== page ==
There’s been a huge explosion of cancer discoveries, particularly in drug discovery. We’ve had small molecule inhibitors, we’ve now had targeted protein degradation, and then we’ve got the revolutionary use of antibody, both bispecific antibodies – we’ve just seen Genentech register a bispecific in lymphoma – and we’ve also seen antibody-drug conjugates coming through. I think this [our technology] is yet another pillar of the armamentarium against cancer.
We have been talking about cellular therapies for many years. And despite the fact that there were some initial successes – we always have some low-hanging fruits – we’re now in the phase of optimisation. Usually, that looks like: ‘Here was a one-off success, but you have to wait another five or ten years to see the fruits coming through’, and it takes a while until it’s ripe. I think out of all the diseases out there, the most important one to address is cancer.
I can imagine that the trend in the future will be you bring together bispecifics, checkpoints, and cellular therapies as they become cheaper, but also the mRNA vaccines and technologies. Then you have a really good service for the patient. It can take care of the tumour by itself, and also, the threat is taken away from the family, where you don’t know if the cancer is coming back.
One of the trends is that the funding market is putting a lot of pressure on biotech, so we need to be creative about how to ensure that we can still aggressively push forward on the projects that are needed. There’s a lot of money around, but it’s just not allocated as it used to be. I think 2022 and 2023 have been really different, with the historical shareholders supporting their companies in a much stronger way and probably M&A coming into play to balance this. The market relied on new rounds of funding two years ago. Now, it’s time for the maturation of this whole ecosystem.
We’re in a golden age of science. When you look at the progress of mRNA – this is a technology we’ve been working on since the 60s, but suddenly its application has become something so profound, with so much potential. As we know, though, the clinical trial remains the bottleneck. Thirty-seven drugs were approved last year. The average is around 50. First, why fewer? And second, why have we only had the same rough number of approvals for ten years? Clearly, in a golden age of science, we should be able to see more shots on goal, ideally, and therefore more approvals without lowering any standards.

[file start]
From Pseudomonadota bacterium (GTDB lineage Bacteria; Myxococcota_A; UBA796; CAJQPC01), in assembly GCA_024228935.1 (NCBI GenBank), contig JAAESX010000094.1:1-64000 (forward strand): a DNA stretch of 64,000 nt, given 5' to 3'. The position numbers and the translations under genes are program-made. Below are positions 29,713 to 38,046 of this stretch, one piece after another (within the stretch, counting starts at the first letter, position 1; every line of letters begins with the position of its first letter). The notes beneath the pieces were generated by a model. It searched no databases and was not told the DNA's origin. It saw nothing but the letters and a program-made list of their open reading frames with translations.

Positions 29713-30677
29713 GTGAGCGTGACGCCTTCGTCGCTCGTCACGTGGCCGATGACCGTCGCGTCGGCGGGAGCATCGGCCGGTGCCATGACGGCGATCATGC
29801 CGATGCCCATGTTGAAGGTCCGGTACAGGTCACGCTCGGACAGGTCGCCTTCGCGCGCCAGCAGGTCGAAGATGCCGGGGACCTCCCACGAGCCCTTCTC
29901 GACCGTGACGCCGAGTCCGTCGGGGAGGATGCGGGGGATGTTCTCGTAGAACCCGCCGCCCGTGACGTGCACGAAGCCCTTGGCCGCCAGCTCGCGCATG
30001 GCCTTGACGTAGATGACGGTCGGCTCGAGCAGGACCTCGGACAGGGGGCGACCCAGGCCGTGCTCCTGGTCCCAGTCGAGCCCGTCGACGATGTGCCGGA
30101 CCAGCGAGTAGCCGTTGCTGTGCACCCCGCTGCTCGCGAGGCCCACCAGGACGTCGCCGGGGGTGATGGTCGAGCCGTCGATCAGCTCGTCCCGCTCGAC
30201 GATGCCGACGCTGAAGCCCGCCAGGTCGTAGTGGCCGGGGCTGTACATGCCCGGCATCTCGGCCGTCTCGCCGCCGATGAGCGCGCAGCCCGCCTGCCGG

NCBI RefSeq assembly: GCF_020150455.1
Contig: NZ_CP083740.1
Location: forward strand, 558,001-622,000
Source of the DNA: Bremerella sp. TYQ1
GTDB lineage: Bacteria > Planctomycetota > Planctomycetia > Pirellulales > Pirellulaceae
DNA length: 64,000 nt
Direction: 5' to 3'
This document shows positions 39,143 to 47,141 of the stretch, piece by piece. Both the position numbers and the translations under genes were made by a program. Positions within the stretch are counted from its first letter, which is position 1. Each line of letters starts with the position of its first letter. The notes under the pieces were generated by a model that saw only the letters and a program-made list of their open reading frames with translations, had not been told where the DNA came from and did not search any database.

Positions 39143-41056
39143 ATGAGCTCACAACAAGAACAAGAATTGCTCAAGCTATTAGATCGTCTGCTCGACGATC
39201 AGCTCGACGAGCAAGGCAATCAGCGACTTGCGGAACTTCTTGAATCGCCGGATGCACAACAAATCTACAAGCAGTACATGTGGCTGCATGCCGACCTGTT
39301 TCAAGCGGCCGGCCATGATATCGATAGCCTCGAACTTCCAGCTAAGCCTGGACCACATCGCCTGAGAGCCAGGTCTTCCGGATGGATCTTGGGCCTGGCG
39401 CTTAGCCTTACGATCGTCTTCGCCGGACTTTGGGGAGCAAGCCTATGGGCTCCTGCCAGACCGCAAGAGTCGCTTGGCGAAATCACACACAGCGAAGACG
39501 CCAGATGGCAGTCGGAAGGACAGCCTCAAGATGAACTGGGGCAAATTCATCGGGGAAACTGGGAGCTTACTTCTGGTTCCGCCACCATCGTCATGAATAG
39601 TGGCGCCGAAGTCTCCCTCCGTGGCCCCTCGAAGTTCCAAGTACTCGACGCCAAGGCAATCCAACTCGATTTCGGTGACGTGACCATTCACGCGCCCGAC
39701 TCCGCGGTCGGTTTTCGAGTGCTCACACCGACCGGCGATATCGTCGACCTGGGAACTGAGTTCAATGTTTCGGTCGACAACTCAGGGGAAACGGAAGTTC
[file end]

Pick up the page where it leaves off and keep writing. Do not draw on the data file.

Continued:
I see the awesome leverage of technology and innovation in basic science and pre-clinical development. But I don’t see that same innovation and technology applied to clinical development. I think the data we’re showing to bend the cost curve is really suggestive of a new era, but we need that same kind of leverage of technology that we see in pre-clinical to be applied to the clinical process. That’s how we unlock not 50 but 500 drugs approved.
As awesome as the science is, we don’t get cures until we solve this problem.
If we want to talk trends, almost like fashion trends or the coolest, hottest thing around, it’s hard to get away from ChatGPT and what everyone’s talking about. But certainly, artificial intelligence is going to be jumping out of the gate. It already has, probably three to five years sooner than I was expecting at this level. The floodgates have been opened with this public trial of ChatGPT; there are already health applications, it passed the medical exam, it passed the bar exam, it passed everything. When you sit down and play with it, you realise in your areas of expertise, it just cannot be trusted. But that’s only scratching the surface.
While we’re not doing anything with ChatGPT, certainly data science is a huge component of the Soturi project. It tries to build algorithms with predictive modelling, trying to make sense of data points from many different types of data sources. So, I think we are coming to a point where algorithmic, machine learning, data science-driven healthcare is really going to come of age starting this year into the next two to three years.
The pandemic created an interesting scenario where digital health, in general, became incredibly important. It allowed folks from across our industry to overcome this learning curve that they wouldn’t have necessarily wanted to push against, which got them to the point where they’re using these digital health solutions and now are seeing the value of utilising them. I think 2023 is going to be one of the first years where we are going to have to do everything we can to keep as much of that momentum as we possibly can within our industry and across the healthcare system.